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 (Edited Image Courtesy: WB & IMF)
It is time to take a stock of ground covered by the world in tax transparency within the domain of tax administrations. 
Organisation for Economic Co-operation and Development (OECD)-hosted Global Forum on Transparency and Exchange of Information for Tax Purposes (Forum) released on 17th November its first report on the status of implementation of automatic exchange of information (AEOI) standard. 
With exchanges under the AEOI Standard having now commenced amongst almost 50 jurisdictions there has been a major shift in international tax transparency and the ability of jurisdictions to tackle offshore tax evasion”, says the report.
The 147-countries/jurisdiction Forum held its 10th plenary meeting over three days ending 17th November at Cameroon. 
The Forum also released Plan of Action for Developing Countries Participation in AEOI (PADCP-AEOI), apart from six peer review reports. These reports take stock of implementation of Exchange of Information on request (EOIR) standard in India, Italy, Isle of Man, Denmark, Jersey and Curacao.
PADCP-AEOI claims: “The impact of AEOI has been felt in the jurisdictions which are committed to implement the AEOI Standard by 2018 even before any exchanges have occurred. As reported by the OECD to the G20, in response to disclosure initiatives and similar measures put in place prior to the start of exchanges approximately 500,000 individuals have already disclosed offshore assets worldwide, and some EUR 85 billion in additional tax revenue has been collected. The evidence is also emerging from several jurisdictions that the number of foreign financial accounts and the income from these account reported to tax authorities have increased significantly.” 
The released reports show the ground to be covered by AEOI member countries including 40 developing countries that ducked the responsibility of fixing their respective timeline for complying with AEOI norms
These are: Armenia, Benin, Botswana, Burkina Faso, Cambodia, Cameroon, Chad, Côte d’Ivoire, Djibouti, Dominican Republic, Ecuador, Egypt, El Salvador, Former Yugoslav Republic of Macedonia, Gabon, Georgia, Guatemala, Guyana, Haiti,
Jamaica, Kazakhstan, Kenya, Lesotho, Liberia, Madagascar, Mauritania, Moldova, Morocco, Niger, Papua New Guinea, Paraguay, Peru, Philippines, Rwanda, Senegal, Tanzania, Thailand, Togo, Tunisia, Uganda and Ukraine.
These countries’ reluctance and OECD’s zeal to make all countries AEOI’s full-fledged stakeholders bring us to the issue of beneficiaries and losers of tax transparency among the nations. 
Factor in the tax evasion and avoidance risks resulting from partial or largely compliant nations. And don’t overlook possibility of a country slipping from compliant status to one or two ranks lower when results of latest peer review are compared with previous one.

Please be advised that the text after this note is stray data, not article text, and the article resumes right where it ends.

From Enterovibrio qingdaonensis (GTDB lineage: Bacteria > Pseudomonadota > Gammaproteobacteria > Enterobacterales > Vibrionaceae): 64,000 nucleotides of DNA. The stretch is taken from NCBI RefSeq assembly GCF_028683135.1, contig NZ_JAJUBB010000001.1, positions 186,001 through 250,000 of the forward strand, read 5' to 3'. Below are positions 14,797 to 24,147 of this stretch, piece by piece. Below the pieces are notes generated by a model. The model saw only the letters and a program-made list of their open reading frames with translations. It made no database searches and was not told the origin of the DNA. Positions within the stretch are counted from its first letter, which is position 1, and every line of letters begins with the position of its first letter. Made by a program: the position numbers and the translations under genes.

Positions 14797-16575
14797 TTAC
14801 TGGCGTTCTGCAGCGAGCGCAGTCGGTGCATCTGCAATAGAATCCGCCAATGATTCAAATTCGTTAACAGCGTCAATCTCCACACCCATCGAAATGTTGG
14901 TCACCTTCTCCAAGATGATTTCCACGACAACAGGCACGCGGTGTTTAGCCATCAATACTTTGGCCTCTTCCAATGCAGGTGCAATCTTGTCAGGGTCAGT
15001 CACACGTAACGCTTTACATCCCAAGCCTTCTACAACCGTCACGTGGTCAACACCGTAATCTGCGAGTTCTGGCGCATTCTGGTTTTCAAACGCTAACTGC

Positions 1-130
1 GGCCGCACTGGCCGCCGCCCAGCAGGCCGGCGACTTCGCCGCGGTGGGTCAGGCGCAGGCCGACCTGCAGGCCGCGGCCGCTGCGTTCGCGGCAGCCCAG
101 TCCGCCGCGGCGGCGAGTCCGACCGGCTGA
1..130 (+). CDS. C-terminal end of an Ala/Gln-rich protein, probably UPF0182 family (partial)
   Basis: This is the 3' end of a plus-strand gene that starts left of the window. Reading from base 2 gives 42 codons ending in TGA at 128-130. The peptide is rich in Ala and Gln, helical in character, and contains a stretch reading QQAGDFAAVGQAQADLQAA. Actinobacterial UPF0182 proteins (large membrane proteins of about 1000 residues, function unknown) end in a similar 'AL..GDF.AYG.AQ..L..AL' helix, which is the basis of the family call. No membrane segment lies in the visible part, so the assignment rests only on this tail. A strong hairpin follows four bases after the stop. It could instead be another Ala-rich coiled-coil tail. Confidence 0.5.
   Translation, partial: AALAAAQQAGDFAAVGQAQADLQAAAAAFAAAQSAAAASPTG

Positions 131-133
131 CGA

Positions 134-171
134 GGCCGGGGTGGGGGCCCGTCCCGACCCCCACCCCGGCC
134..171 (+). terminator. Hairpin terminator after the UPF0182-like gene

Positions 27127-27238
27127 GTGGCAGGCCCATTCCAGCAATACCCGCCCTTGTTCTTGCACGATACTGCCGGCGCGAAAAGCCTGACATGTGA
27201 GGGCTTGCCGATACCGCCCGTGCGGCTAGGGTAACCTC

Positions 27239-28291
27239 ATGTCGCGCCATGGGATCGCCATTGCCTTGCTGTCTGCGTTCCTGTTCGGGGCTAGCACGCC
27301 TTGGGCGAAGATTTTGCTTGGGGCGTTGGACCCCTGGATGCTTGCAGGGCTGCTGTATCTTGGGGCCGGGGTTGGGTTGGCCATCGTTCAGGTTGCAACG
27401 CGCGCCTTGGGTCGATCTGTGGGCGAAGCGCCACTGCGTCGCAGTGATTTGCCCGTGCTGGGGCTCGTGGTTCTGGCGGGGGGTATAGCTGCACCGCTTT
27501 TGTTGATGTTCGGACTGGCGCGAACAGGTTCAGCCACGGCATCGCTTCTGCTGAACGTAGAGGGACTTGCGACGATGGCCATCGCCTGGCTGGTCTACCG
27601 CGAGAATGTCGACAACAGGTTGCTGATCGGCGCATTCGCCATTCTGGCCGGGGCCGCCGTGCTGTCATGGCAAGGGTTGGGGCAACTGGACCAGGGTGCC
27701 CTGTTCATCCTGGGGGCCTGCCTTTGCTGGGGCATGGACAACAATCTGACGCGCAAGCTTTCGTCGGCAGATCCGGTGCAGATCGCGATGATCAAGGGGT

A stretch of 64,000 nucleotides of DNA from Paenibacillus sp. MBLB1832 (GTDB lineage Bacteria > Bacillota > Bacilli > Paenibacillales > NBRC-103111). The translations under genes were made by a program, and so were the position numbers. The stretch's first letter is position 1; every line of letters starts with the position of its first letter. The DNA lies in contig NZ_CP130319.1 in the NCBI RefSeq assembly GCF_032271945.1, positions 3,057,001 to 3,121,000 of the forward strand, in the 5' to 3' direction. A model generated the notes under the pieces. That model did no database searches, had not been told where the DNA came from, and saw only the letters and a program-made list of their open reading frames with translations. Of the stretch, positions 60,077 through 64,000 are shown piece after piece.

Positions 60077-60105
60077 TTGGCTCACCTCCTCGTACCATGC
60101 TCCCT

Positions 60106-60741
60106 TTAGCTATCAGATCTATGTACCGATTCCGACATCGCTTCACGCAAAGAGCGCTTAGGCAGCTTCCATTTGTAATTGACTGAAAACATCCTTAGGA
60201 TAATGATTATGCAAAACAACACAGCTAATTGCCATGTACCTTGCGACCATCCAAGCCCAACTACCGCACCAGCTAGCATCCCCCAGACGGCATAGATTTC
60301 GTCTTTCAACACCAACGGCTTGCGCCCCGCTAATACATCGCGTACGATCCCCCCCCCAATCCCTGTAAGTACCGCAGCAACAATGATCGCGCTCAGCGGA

Would OECD-engineered triple cobweb of information exchange thus leave manoeuvring space for tax evaders and avoiders? 
Is secretive exchange of tax information among tax authorities serving as instrument for OECD to force flow of corporate capital back from tax havens to its member countries? 
The picture about these issues should become clear in 10 years down the lane when enough peer reviews of networked nations are completed. The peer review is in regular flux as each cycle of review lead to revised terms of reference for the next cycle of review.  
AEOI complements the first tax transparency standard named Exchange of Information on request (EOIR). Says PADCP-AEOI, “In certain instances, AEOI has driven group requests under the EOIR Standard, confirming that both standards are supplementary and mutually reinforcing in delivering greater transparency”.
The third stream of information exchange is country-by-country (CbC) reporting under Action 13 of Base Erosion and Profit Shifting (BEPS) project. 
Tax Transparency is one of three pillars BEPS’s 15-point Action Plan. The other two pillars are introducing coherence in the domestic rules that affect cross-border activities and reinforcing substance requirements in the existing international standards.
As put by PADCP-AEOI, “The CbC Reporting attracts many developing countries which will be net recipients in such exchanges. There are several areas where the implementation steps for the AEOI and CbC Reporting standards overlap, for instance, in their reliance on the same confidentiality and data safeguards standards, making simultaneous progress more efficient”.
EOIR standard’s working is relatively better as it was launched earlier. The first cycle of peer review covering 119 jurisdictions was conducted during 2010-2016. The second cycle with new terms of reference started in 2016.